Falco naumanni (Lesser kestrel) 

Kleinrooivalk [Afrikaans]; Kakodi (generic term for sparrowhawks, goshawks, kestrels and falcons) [Kwangali]; Seotsanyana (applied also to other kestrel species and to Amur falcon) [South Sotho]; Kleine torenvalk [Dutch]; Faucon crécerellette [French]; Rötelfalke [German]; Peneireiro-das-torres [Portuguese]

Life > Eukaryotes > Opisthokonta > Metazoa (animals) > Bilateria > Deuterostomia > Chordata > Craniata > Vertebrata (vertebrates)  > Gnathostomata (jawed vertebrates) > Teleostomi (teleost fish) > Osteichthyes (bony fish) > Class: Sarcopterygii (lobe-finned fish) > Stegocephalia (terrestrial vertebrates) > Tetrapoda (four-legged vertebrates) > Reptiliomorpha > Amniota > Reptilia (reptiles) > Romeriida > Diapsida > Archosauromorpha > Archosauria > Dinosauria (dinosaurs) > Saurischia > Theropoda (bipedal predatory dinosaurs) > Coelurosauria > Maniraptora > Aves (birds) > Order: Falconiformes > Family: Falconidae

Falco naumanni (Lesser kestrel)  Falco naumanni (Lesser kestrel) 

Lesser kestrel female, Garingboom, South Africa. [photo Trevor Hardaker ©]

Lesser kestrel male, Garingboom, South Africa. [photo Trevor Hardaker ©]

Distribution and habitat

Breeds in eastern Europe, Asia Minor, Mongolia, Iran and northern China, heading south in the non-breeding season to sub-Saharan Africa, excluding the west African lowland forest. In southern Africa it is locally common in Zimbabwe, Botswana, Namibia and South Africa (excluding much of the arid Karoo and east coast), largely absent from Mozambique. It generally prefers warm, dry and open habitats while largely avoiding disturbed areas, although it sometimes occupies cultivated land.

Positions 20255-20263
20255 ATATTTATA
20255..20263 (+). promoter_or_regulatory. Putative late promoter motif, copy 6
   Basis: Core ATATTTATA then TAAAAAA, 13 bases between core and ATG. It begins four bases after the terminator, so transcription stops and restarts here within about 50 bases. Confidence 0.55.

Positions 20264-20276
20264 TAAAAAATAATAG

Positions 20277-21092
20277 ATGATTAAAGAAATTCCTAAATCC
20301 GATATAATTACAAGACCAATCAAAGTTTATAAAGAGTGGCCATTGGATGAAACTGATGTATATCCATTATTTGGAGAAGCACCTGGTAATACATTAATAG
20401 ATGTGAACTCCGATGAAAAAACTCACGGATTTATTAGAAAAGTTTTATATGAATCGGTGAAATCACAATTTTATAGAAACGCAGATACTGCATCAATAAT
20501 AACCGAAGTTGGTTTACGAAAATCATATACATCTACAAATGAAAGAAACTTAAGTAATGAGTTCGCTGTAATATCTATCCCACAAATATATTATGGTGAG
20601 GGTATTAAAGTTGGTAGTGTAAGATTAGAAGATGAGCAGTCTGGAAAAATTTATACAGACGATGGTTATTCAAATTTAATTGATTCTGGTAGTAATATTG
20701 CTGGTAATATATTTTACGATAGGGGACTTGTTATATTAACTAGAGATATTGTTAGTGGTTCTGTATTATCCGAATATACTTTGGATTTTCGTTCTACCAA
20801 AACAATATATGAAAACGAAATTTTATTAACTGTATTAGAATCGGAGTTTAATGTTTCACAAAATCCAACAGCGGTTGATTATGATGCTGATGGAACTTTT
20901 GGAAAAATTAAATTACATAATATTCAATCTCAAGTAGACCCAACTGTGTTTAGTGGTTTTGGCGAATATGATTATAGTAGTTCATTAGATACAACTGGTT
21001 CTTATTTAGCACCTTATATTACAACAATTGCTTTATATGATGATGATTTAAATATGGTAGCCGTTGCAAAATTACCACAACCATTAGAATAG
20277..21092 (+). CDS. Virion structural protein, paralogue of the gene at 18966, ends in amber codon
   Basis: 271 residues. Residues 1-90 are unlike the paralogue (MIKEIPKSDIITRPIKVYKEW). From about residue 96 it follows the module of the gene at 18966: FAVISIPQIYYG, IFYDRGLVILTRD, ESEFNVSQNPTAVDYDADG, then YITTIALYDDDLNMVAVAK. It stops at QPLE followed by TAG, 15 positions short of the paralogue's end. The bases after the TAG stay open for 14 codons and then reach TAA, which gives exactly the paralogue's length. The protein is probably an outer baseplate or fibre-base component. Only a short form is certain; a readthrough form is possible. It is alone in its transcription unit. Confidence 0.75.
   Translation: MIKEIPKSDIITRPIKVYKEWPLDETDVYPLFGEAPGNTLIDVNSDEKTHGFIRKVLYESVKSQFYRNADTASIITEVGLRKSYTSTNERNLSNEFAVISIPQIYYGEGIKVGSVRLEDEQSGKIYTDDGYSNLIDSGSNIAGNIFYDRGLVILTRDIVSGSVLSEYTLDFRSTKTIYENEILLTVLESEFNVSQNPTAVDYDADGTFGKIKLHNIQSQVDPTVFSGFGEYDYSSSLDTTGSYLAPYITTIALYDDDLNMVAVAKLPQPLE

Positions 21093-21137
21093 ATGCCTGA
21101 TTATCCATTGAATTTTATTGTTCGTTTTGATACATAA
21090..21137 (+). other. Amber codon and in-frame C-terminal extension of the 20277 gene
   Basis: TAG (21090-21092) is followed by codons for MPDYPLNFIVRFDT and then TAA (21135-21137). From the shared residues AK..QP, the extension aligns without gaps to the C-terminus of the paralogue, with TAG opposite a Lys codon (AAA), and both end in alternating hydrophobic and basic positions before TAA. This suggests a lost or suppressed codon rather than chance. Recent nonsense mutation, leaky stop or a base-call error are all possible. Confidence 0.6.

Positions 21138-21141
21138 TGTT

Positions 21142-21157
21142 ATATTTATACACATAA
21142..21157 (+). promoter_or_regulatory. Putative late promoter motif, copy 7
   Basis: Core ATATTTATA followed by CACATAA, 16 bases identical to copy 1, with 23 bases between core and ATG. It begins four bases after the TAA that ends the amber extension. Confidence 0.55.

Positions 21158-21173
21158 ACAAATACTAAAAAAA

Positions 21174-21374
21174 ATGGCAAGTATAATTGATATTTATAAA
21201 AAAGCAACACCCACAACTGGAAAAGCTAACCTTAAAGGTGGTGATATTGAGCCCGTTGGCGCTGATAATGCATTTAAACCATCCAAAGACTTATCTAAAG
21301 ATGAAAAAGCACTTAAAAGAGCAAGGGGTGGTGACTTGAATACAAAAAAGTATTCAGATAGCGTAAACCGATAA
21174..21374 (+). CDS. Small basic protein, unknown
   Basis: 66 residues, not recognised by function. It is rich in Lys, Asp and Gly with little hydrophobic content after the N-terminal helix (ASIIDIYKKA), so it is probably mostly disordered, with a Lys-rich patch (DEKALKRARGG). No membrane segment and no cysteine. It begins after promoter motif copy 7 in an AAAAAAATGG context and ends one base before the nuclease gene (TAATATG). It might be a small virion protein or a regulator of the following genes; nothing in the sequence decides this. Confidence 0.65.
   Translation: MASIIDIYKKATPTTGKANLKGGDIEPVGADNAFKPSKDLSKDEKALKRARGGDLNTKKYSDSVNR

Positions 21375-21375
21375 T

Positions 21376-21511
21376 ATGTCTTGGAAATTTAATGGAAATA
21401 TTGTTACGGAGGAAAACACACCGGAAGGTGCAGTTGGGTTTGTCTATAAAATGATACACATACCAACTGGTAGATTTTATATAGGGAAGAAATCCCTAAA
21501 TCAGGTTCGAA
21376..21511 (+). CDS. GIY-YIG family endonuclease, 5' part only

Distribution of Lesser kestrel in southern Africa, based on statistical smoothing of the records from first SA Bird Atlas Project (© Animal Demography unit, University of Cape Town; smoothing by Birgit Erni and Francesca Little). Colours range from dark blue (most common) through to yellow (least common). See here for the latest distribution from the SABAP2.  

Movements and migrations

Palearctic breeding migrant, leaving its breeding grounds from August-September and eventually arriving in southern Africa in the period from October-November, leaving again around March.


It mainly eats arthropods, foraging from a perch or while hovering above the ground. In the run up to its departure foraging activity becomes more intense so that it can build up fat; for some reason the females hunt more actively than the males during this time. The following food items have been recorded in its diet:


Globally Vulnerable, as its total population has decreased by at least 20% in the period from 1993-2003, and continues to do so. This is thought to have been caused by habitat loss, disturbance by agriculture, afforestation and urbanisation, as well as poisoning by pesticides (especially those used against locust swarms), persecution and removal of trees at roosting sites.


  • Hockey PAR, Dean WRJ and Ryan PG 2005. Roberts - Birds of southern Africa, VIIth ed. The Trustees of the John Voelcker Bird Book Fund, Cape Town. 



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